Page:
When I was in the last years of grade school and an underclassman in high school - both Catholic, middle class, and predominantly white - there was one word that almost always guaranteed playground or sandlot bloodshed among adolescent males.
The word was "faggot."
If you've seen 42, then you know its most heated scene consists of Philadelphia Phillies manager Ben Chapman standing on the dug-out steps shouting variations of our most hated racial epithet at Jackie Robinson - over and over, in a chanting cat-calling cadence that is designed to evoke a physical response.
Fight or flight, the human instinct particularly sharpened in the nervous systems of young men.
Ben Chapman had nothing on some of the guys I grew up with, although their special milieu wasn't race, it was sexual orientation. "C'mone, faggot!" was the tag line of one particular 70s bully whose name does not escape me. You fought (and probably suffered) or you ran. I, for one, took off at full gallop. Others fought and were patched up by the school nurse.
None of us questioned the underlying challenge. In point of fact, we barely understood it - except for those among us who were, of course, gay. I'm sure they got it. And I'm certain they suffered worse in silence than the cuts and bruises the non-runners tolerated.
What was this challenge? That being called gay - the term was not widely in use at the time; the more polite noun was actually "homo" - was the worst put down, right up there in fight challenge parlance with questioning the sexual proclivities of the maternal? And that it meant weakness, a failure of proper gender, the banishment of the outsider? I didn't stop to think - yes, I was too busy running. But I just wasn't prepared for it either. The culture would barely support the conversation.
I feel some shame at this memory. In my amended biography, it would be nice to find a heroic chapter in which I stood up and shouted "yeah, I'm a homo - what of it, buster?" But my Pro Keds and their fleet tread provided the best option for my adolescent legs. I ran from conflict with the slur, yes - but I mainly ran from fear of physical violence. And when I didn't run, I was silent. Sad to say, we all pretty much were.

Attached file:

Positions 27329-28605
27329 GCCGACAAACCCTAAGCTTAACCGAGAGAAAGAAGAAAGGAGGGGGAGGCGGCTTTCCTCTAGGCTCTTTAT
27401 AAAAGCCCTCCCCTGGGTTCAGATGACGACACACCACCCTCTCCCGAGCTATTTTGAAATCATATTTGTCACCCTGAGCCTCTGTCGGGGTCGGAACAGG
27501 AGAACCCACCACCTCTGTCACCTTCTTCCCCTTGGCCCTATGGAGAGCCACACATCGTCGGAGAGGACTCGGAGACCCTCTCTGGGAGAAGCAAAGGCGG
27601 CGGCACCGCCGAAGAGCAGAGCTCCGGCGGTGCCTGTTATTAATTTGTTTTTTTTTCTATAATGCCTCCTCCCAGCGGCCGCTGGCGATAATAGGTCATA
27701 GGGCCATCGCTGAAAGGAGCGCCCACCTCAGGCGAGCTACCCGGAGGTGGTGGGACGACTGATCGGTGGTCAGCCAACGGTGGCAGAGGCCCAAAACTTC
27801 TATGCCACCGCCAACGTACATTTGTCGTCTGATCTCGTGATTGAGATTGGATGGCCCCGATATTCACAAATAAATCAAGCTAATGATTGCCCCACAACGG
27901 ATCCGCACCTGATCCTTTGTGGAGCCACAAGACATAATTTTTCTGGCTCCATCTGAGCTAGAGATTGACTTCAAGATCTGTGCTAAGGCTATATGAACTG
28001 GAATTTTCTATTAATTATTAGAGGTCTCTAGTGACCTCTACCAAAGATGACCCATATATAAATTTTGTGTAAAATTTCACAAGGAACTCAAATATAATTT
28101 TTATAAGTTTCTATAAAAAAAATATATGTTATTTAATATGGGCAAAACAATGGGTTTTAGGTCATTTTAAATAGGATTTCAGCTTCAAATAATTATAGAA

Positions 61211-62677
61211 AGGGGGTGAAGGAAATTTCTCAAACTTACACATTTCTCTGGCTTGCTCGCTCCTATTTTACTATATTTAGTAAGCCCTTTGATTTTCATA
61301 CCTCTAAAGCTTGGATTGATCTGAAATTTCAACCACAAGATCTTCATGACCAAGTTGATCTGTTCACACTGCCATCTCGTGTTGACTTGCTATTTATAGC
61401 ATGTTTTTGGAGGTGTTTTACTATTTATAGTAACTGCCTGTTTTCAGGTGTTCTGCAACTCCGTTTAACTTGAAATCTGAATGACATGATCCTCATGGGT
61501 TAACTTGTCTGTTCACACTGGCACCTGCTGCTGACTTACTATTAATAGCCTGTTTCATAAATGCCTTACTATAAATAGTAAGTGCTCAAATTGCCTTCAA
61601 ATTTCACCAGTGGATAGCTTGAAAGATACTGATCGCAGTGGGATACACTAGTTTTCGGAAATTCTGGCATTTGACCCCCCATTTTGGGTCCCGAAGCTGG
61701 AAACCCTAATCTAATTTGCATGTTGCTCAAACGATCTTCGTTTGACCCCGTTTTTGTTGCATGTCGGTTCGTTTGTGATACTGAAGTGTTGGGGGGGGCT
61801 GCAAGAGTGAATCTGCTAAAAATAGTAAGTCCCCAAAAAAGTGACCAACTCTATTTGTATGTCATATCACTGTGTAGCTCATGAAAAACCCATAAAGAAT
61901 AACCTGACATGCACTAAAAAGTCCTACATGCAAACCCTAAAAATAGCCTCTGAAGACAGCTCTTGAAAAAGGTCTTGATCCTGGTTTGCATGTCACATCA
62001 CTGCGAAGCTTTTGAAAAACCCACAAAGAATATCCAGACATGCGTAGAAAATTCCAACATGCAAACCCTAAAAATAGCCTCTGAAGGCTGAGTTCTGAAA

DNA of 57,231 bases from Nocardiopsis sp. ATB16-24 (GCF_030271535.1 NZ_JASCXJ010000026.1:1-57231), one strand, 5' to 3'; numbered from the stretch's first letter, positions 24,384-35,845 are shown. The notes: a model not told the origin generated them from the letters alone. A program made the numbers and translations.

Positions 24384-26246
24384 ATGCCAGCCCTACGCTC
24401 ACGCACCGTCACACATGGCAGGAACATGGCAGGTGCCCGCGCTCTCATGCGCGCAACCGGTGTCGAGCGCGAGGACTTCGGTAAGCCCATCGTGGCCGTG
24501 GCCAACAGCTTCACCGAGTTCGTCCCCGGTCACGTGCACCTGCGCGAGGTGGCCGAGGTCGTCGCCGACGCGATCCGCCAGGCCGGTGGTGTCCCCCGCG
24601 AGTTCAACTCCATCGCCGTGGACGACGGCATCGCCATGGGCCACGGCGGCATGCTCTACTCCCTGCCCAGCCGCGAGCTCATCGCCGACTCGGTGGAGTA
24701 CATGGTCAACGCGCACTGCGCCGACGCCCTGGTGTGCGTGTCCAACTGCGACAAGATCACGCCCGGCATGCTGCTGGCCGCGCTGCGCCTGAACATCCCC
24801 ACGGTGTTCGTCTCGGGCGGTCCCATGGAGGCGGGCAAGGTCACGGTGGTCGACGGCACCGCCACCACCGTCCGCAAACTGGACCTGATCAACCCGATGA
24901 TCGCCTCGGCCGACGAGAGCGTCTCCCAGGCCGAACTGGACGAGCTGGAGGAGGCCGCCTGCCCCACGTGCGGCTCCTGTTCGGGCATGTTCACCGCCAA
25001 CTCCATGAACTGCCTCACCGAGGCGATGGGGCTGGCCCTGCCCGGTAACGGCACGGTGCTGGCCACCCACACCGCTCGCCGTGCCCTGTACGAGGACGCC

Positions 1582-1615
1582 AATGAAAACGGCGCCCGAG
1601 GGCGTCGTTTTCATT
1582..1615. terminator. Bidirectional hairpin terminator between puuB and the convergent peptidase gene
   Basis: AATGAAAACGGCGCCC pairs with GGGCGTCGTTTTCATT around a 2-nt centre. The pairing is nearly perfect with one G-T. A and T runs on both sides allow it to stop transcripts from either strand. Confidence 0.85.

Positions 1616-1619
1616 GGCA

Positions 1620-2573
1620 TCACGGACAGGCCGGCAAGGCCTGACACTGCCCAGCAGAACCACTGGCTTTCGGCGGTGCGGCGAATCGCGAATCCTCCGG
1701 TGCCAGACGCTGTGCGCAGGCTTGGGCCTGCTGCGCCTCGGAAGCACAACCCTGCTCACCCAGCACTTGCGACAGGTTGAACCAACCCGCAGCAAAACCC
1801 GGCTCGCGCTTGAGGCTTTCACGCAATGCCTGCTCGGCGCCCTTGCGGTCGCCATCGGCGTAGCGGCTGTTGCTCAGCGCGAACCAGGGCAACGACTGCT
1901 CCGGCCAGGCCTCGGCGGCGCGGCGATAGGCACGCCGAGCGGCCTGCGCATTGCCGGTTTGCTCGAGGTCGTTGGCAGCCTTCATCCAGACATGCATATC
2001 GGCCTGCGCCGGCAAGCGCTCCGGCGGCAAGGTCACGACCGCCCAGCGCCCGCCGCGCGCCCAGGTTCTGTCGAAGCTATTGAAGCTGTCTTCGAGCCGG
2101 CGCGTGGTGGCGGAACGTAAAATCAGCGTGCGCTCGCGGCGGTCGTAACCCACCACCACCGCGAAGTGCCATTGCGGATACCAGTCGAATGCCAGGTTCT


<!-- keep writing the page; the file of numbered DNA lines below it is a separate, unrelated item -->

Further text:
In truth, acceptance of this despised "other" was easy - in no small part due to the catechism of liberal 60s and 70s Catholicism. I felt no hatred, no real dislike, and little revulsion - certainly no more revulsion than I felt for the hormone inebriated monster that inhabited my own body. I read a lot and learned, in theory, about the many flavors of man at a fairly young age. But I didn't stand up, and of course, the moment passed. Older high school boys became more polite and less bullying, in general. And college provided the wonders of real diversity and experience. I stopped hearing "faggot" on the playground because I'd left the playground.
And then it was 1998.
In October of that year, a young gay student at the University of Wyoming was tortured and murdered near Laramie, Wyoming. His name was Matthew Shepard and his killers left him hanging from a wire fence to die because he was homosexual.
By all accounts, Shepard was a sweet kid, smart and promising. His father said Matthew was "an optimistic and accepting young man who had a special gift of relating to almost everyone. He was the type of person who was very approachable and always looked to new challenges. Matthew had a great passion for equality and always stood up for the acceptance of people's differences."
More than anything - yes, even more than the tragic AIDS plague of the 80s, I'd have to admit, though I was a "liberal" throughout - Shepard's murder made me realize the real stakes in "gay rights." This was a civil rights crusade. It was about the rights of non-heterosexual Americans to live as freely as everyone else. And it was about the forces of darkness, the spit-flaked speech of the playground, the incitement to violence and shunning and shame.
I began to think that it wasn't the Matthew Shepards of the world who needed the courage to come out of the closet - and be welcomed by the normal world - it was the rest of us who needed the collective courage to tear the damned closet down.
Nothing in American political life of recent vintage has been as stunning and inspiring as the success of equal rights - political, social and cultural - for gay citizens. That advance in less than a generation is one of this country's most hopeful signs for the future. And the refusal of my children's generation to even categorize LGBT people is astounding and welcome.
So in some ways, the brave decision of NBA center Jason Collins to come out in Sports Illustrated this week feels more like an important postscript. I know it's not, of course. Marriage is still before the U.S. Supreme Court. Sodomy laws remain on the books in many states. Religious establishments protect prejudice. Things don't change quickly enough.
Yet the reaction to Collins's courage was swift and validating - especially among his former teammates and professional athletes. That reaction in response to the elegant SI essay really matters, it seems to me. The passage in which Collins talks about wearing 98 in tribute to Matthew Shepard was deeply moving. (And how cool was it that Collins is a classic NBA enforcer, a journeyman Anthony Mason?) More gay athlets will clearly live in public. Their teammates will support them. Those athletes can change the playground rules. Sports culture is a stubborn hold-out on all fronts of sexual and gender equality. But under the hoop, maybe we won't hear the real F-bomb as much any more.